I am scheduled to have lens replacements in both eyes and have decided on monofocus lenses. My surgeon mentioned two options: (1) distant-focus lenses in both eyes (plus reading glasses) or (2) distant-focus in my dominant eye and near-focus in my other eye. My question is whether having near-focus lenses in both eyes (plus glasses for distance vision) is another viable option? I have been near-sighted for 56 years and am very used to wearing glasses. Initially, I needed glasses only for distance vision, but now I have graduated lenses in my glasses for distance, mid, and near vision). Therefore, it would seem that having near-focus lenses in both eyes and wearing glasses for distance and mid-distance vision would be less of an adjustment than either of the two options mentioned by my surgeon. What are the disadvantages of having near-focus lenses placed in both my eyes?
Thank you Dr. Oyakawa, but are there any disadvantages to having both eyes set for near? My surgeon mentioned that the lenses selected for my eyes could turn out to be slightly off and that any error would be more impactive if I had two near-focus lenses and less impactive if I had two distant-focus lenses. Your thoughts on this?
I've also been myopic all my life (and it is a joy to read close up without glasses at all). I could not get used to bi-focals, so I opted for two pairs of glasses - one far and one near/computer. I'm 62 and have lived with this for ~7 years. I feel that with the newer technologies available today, it seems reasonable to see if you can have something better. Why not try and find a combination that will minimize the use of eyeglasses?
Sure it's a risk, but there are also many people who are very very happy.
I am a fellow myope. -8.0 in both eyes with slight astigmatism. I had been wearing progressive bifocals for about 10 years successfully. Here is what I did. At the present time the cataract in my dominant eye is mild. I wear a distance contact in that eye. When I need surgery I will choose an IOL set for distance. When I take the lens out, I have great up close vision. I chose a monofocal ACrySof torric lens in my nondominant eye set for intermediate vision. This is essentially blended vision. It gives me a good range of vision for most tasks driving, using the computer, cooking, seeing items on grocery shelfs. I do need glasses for reading. I do not have trouble with my eyes being slightly different in focal length. It is not the same as true monovision with one eye set for close up and one for distance.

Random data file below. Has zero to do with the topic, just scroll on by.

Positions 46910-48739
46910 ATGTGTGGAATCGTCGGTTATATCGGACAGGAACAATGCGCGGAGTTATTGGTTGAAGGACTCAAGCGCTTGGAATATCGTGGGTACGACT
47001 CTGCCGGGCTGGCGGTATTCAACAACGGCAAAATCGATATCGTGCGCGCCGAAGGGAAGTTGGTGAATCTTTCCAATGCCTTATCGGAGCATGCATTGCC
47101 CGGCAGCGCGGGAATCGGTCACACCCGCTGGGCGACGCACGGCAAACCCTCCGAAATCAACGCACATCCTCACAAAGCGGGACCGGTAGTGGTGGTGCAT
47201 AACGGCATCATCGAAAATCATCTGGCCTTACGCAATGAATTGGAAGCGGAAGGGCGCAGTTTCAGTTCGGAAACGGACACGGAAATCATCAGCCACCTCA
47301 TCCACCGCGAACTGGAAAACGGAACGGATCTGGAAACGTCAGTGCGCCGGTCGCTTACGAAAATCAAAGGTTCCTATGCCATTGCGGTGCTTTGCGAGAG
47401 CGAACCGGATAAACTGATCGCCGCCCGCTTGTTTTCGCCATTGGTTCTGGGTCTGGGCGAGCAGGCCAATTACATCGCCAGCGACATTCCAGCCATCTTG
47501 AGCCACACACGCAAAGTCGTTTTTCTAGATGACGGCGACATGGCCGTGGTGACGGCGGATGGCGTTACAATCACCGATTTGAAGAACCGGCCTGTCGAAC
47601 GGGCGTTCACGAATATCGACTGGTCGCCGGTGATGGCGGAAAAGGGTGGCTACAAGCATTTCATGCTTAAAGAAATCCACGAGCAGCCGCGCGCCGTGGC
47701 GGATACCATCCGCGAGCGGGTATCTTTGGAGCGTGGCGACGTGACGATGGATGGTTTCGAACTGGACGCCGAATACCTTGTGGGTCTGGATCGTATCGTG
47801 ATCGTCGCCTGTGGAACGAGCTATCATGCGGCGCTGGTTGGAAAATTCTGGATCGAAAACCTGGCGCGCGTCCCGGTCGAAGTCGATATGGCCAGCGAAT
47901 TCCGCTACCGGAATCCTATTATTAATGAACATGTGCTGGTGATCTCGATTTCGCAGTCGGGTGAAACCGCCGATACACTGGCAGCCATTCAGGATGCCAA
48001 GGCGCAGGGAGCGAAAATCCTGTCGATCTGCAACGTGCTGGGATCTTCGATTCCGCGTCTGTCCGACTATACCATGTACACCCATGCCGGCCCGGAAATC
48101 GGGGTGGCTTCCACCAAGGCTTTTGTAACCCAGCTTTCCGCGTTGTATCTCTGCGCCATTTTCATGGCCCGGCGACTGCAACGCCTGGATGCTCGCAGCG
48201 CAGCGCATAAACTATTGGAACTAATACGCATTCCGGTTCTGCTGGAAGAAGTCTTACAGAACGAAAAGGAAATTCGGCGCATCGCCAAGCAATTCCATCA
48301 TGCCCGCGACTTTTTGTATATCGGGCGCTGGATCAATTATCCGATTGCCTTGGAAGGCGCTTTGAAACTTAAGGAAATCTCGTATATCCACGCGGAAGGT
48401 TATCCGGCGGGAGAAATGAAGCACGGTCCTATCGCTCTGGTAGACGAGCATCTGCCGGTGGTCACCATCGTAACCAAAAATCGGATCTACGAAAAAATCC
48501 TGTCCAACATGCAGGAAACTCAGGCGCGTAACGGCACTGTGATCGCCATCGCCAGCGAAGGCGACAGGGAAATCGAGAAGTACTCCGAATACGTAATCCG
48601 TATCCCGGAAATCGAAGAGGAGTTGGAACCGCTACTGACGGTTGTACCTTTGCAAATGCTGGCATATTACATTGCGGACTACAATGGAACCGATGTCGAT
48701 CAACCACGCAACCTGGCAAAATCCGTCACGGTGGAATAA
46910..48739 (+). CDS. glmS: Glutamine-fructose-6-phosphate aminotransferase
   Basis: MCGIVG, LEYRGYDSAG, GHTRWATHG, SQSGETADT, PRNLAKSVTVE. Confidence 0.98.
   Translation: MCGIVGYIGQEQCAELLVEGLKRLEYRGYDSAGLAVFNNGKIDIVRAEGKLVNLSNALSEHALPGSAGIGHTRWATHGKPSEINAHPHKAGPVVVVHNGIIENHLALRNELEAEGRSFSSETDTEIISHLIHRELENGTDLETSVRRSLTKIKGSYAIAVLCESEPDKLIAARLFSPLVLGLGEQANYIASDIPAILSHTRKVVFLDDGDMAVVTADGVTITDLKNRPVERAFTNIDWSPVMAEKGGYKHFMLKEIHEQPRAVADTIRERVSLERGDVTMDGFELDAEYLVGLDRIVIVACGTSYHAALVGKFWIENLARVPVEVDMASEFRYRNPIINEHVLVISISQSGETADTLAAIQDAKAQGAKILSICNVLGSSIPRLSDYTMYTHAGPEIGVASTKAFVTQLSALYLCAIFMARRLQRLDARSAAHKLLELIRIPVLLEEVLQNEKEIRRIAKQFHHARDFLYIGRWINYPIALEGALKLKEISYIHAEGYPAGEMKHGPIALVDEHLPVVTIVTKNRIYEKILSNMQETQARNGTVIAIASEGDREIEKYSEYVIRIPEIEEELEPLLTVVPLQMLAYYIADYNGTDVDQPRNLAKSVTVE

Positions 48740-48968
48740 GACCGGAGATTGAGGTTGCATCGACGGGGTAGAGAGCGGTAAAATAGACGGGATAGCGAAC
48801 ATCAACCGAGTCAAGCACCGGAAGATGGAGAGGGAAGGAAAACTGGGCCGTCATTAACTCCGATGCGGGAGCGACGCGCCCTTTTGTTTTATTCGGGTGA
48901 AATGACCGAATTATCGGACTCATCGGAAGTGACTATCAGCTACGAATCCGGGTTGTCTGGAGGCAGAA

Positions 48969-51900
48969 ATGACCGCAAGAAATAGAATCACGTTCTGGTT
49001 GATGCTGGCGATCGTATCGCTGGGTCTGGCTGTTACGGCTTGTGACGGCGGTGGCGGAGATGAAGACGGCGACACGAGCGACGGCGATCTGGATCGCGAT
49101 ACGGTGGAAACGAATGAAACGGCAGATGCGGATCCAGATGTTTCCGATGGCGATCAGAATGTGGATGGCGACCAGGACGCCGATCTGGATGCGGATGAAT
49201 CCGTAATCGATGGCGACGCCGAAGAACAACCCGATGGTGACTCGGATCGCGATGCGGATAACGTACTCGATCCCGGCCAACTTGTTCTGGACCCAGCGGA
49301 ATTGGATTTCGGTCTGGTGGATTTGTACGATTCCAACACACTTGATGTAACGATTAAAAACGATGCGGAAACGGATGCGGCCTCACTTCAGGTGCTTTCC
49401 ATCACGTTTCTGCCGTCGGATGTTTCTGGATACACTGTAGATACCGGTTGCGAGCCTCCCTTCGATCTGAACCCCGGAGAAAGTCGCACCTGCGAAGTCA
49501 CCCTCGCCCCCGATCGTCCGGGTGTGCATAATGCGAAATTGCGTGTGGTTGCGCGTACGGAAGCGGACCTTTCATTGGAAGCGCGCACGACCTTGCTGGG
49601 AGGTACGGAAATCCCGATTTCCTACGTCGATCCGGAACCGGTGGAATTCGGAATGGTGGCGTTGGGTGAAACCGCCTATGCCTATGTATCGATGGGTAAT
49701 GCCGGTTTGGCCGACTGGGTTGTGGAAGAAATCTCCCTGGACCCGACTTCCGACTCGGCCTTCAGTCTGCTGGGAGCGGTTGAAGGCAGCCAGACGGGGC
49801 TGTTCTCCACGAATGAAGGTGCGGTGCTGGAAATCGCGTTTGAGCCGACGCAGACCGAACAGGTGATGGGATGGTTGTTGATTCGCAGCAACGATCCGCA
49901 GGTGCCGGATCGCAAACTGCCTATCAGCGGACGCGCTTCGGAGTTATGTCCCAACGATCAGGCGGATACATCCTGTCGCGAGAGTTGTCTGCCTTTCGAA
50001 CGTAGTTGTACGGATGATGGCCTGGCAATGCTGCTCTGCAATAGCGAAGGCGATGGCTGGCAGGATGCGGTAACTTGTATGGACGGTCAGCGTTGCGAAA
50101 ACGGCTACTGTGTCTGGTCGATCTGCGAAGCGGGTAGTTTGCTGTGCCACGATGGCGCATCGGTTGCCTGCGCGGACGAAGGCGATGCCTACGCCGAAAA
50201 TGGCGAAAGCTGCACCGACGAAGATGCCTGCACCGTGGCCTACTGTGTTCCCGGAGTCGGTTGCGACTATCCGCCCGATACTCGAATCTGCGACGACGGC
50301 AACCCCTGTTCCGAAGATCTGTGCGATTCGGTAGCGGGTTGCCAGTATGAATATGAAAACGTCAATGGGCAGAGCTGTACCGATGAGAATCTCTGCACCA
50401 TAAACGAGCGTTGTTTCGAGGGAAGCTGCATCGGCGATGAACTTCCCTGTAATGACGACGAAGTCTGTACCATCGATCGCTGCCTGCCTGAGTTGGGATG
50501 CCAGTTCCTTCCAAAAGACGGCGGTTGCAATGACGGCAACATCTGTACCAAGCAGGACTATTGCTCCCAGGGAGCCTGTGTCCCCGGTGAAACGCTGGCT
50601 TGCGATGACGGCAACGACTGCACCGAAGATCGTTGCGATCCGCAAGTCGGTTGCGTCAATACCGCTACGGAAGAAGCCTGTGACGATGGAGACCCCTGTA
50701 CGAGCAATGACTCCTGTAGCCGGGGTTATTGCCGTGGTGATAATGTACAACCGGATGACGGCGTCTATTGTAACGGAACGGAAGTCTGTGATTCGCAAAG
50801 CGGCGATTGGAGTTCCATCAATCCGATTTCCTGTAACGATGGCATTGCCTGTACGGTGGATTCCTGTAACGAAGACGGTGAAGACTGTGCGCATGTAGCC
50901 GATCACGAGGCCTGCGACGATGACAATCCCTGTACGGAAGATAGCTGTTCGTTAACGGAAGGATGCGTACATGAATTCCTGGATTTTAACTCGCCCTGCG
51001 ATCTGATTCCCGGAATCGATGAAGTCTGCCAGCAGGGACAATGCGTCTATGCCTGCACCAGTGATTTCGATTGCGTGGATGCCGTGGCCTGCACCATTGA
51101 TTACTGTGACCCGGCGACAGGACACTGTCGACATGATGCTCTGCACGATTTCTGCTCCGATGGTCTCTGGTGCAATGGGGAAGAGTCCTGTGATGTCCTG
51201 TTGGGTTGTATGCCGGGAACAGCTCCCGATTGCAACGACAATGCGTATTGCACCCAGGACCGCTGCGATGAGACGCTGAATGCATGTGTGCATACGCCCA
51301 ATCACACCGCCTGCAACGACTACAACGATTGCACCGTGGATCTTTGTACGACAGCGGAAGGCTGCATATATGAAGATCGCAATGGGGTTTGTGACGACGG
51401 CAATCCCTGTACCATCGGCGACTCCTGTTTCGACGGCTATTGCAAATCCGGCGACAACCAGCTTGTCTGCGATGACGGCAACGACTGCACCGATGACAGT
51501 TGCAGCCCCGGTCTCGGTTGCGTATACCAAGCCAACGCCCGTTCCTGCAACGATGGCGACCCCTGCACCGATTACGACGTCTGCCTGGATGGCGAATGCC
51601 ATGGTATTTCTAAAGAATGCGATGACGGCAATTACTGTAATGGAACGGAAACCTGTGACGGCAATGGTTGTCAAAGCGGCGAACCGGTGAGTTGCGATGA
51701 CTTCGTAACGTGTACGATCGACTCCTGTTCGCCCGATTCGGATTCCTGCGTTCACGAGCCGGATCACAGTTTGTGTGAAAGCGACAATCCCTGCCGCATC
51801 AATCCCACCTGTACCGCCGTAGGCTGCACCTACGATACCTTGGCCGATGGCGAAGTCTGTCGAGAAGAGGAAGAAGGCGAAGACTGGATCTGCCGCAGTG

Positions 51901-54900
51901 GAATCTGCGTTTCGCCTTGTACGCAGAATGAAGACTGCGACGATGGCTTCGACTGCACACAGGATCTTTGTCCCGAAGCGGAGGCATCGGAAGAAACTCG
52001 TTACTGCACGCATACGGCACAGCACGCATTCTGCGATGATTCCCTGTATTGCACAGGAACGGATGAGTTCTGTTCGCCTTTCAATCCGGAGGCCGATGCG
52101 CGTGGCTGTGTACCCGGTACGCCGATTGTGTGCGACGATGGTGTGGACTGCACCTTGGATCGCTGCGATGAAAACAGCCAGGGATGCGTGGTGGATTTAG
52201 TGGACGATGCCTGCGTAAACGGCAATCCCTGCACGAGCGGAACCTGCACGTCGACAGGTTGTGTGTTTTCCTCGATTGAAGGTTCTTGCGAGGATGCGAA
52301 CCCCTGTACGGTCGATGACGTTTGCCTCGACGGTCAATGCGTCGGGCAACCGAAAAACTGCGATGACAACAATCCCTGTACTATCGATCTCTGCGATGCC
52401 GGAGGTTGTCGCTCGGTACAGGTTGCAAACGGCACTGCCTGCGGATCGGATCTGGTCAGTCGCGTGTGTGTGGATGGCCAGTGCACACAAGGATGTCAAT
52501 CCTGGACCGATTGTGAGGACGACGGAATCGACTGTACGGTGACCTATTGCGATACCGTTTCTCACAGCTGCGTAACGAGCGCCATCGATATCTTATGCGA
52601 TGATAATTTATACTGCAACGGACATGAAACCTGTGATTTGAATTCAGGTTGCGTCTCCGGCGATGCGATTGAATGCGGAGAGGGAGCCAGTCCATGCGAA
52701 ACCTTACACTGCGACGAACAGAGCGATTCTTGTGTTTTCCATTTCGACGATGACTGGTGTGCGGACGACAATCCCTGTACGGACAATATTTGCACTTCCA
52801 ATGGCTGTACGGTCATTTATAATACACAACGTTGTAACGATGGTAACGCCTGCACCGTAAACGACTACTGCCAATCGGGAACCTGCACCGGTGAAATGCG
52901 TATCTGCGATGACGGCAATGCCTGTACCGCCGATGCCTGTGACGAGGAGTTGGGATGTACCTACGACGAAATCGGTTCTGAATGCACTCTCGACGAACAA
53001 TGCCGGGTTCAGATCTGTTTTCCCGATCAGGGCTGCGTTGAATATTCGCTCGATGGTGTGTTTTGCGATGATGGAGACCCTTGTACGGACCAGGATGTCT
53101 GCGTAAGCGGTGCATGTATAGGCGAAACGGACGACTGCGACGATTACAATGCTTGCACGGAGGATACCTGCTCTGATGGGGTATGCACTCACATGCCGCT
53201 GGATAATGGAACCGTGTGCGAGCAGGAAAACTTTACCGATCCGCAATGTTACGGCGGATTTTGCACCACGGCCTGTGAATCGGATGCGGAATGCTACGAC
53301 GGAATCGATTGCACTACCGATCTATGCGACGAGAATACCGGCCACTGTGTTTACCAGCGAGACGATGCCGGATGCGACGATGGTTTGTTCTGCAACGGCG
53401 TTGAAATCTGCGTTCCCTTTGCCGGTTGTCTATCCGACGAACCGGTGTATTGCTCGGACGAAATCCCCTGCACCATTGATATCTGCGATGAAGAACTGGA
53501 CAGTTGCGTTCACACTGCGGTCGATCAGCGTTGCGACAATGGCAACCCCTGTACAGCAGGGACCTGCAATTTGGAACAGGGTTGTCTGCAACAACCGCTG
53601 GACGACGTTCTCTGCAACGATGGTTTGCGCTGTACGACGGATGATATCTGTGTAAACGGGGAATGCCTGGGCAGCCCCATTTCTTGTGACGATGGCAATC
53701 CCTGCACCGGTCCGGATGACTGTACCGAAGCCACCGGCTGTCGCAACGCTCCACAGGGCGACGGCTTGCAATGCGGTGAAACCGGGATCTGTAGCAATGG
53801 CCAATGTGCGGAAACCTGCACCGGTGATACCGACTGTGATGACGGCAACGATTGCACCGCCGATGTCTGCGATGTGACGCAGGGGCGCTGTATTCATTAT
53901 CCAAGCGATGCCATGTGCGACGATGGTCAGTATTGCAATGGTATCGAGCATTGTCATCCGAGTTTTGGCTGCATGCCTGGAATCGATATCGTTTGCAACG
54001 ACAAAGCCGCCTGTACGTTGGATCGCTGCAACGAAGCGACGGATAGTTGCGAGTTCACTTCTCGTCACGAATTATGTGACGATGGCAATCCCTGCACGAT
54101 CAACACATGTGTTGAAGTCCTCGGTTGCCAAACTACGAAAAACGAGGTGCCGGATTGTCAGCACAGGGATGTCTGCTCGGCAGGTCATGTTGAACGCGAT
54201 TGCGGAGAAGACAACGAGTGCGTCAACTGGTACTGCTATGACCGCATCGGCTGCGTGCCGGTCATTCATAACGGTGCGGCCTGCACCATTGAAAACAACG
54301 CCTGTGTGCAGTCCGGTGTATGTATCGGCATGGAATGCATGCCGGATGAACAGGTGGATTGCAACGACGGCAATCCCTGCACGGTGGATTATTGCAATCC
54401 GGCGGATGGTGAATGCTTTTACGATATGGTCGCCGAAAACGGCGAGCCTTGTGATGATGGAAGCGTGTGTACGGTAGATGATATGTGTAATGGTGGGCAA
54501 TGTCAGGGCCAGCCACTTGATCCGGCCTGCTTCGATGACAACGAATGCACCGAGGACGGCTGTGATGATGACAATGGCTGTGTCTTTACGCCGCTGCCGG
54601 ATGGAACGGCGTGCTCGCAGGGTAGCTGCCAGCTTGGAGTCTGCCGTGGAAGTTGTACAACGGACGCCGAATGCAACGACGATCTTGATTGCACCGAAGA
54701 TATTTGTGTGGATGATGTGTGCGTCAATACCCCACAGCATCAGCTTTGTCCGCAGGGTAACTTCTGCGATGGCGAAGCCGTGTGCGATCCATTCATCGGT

Many people who are myopic and go with straight distance vision find they are not used to loosing their up close vision. Going with lenses set at about -.25 for distance and -1.25 for intermediate gives you a lot of freedom. Keep in mind that cataract surgery is not an exact science and your result may vary by .50 to 1.00 diopters but should come close to your target with an experienced surgeon. Good luck.
My brother just had cataract surgery with near IOL vision in both eyes.. He had hoped by having two near vision lenses implanted, all he would have to have would be distance glasses and would be able to read without glasses. This has not been the case. He can't see to read with the new IOL lenses and of course, he can't see distance at all. He has not been fitted for distant glasses yet because his eyes have not settled down from the surgery. He is miserable at this point because after 3 months he is not able to drive or read. Personally I would rather be able to see at a distance and then wear glasses to read or have monovision IOL. Be sure to give this a lot of thought. Good luck. bbuzz
Thank you very much for your comments. Using contact lenses, I experimented with all three options listed in my original post (i.e., distant-focus in both eyes, distant-focus in one eye and near-focus in the other, and near-focus in both eyes). I learned that getting the correct focus for reading was indeed a bit tricky and that small differences prevented me from reading well (londonbridge, thank you for raising this issue). I also learned that my near vision wasn't as bad as expected with two distant-focus contacts (and vice-versa), because I could read the dashboard when driving, select most grocery store items off shelves, etc. Recently, I chose to have a distant-focus lens implanted in my dominant eye (and will experiment again with monovision and mini-monovision before deciding on my second implant). I am happy with my decision not to have two near-focus implants and strongly suggest others use contacts when deciding among these choices for implants.
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